Citizens for Legitimate Government, a multi-partisan activist group established to expose the Bush Coup d'Etat and oppose the Bush occupation in all of its manifestations.

 


Diminishing Returns in Al Fallujah --by Sam Hamod

Al Fallujah is known in Iraq as the “city of mosques.” There is a reverence for the holiness of the city and Muslim leaders made clear to American troops that they did not want them in their city. The US troops responded by saying they had to be there for “security.” The Muslim leaders, led by Sunni Imam Jamal Mahmood, said they had their own security. The US troops were determined to stay. They say, Saddam had weapons factories there. The Iraqis say the “factories” have been destroyed and there is no need for the US troops to stay.

After two days of killing of Iraqi civilians, the Iraqis have responded by lobbing grenades at our troops and wounding two. There are two sides to this problem, the troops say they were shot at, the Iraqis say the troops fired on purpose. At this point, three things are clear--we don't know the truth because both sides claim the truth as theirs, we cannot say these demonstrations are being fomented by the Shi’a or Iran because Al Fallujah has always been a Sunni stronghold and that we have reached a point of diminishing returns in Al Falluja. Thus, America cannot blame this on Iran, the Hezbollah, Hamas or the Shi'a--it shows the Muslims in Iraq are united in wanting the US/UK to leave Iraq.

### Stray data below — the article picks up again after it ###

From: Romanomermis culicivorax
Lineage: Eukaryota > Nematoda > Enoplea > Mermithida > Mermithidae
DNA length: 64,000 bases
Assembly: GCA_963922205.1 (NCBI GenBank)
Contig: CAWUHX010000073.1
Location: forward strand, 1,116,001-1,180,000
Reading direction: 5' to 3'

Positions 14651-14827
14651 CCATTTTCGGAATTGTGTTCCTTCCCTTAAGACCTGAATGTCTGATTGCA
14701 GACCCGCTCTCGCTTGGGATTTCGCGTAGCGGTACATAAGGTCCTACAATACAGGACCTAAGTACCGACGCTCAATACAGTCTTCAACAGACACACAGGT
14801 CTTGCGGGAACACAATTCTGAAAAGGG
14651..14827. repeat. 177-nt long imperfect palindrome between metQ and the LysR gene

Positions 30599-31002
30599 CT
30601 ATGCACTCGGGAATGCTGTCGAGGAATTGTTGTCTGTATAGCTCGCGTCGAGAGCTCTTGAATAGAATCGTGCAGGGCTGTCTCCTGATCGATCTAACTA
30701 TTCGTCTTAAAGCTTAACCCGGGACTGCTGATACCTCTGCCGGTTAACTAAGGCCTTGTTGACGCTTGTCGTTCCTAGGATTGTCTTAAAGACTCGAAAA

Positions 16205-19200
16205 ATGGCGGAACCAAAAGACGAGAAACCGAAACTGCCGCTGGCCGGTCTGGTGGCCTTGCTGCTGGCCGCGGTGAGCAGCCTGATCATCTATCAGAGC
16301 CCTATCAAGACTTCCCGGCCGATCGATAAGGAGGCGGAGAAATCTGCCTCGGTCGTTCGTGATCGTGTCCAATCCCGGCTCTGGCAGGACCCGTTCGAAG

There is something troubling about this situation. Why is it that these crowds of people could not be dispersed by tear gas rather than bullets? Why did the troops insist on staying there when they knew it was leading to conflict that would be counterproductive to our mission of "liberating" Iraq, especially in places the Iraqi Sunni consider "a holy city, a city of mosques." Surely, our commanders must be at least half way intelligent; they should know this will cause upset and protests. Or, are these commanders following orders from above so that there can be cause for firing on the crowds in order to terrorize them into submission. Are the American troops following the Israeli style of occupation, massive force, even against stone and shoe throwing protesters to show them that America controls Iraq and that the Iraqis had better get used to it in a hurry?

A rabbi who is a friend of mine, a man who protested Sharon’s brutality in Israel because he said it was against Judaism, called and said, “Look at that, it’s Israel and Palestine all over again!” At first, I thought it was his fixation and anger, but then as time went on, I began to feel that he could be right. It's now public knowledge that America has hired many former KGB agents to work with the Homeland Security Agency, so too has the National Transportation Security Agency that “protects airports” hired many former Mossad agents. This is not normal command procedure for American troops when confronted by a demonstrating crowd; they are told not to cause civilian casualties—at least were our orders until this new administration. Has something changed in our military rules of engagement when dealing with crowds? Has America taken on a new military culture? If so, we need to know.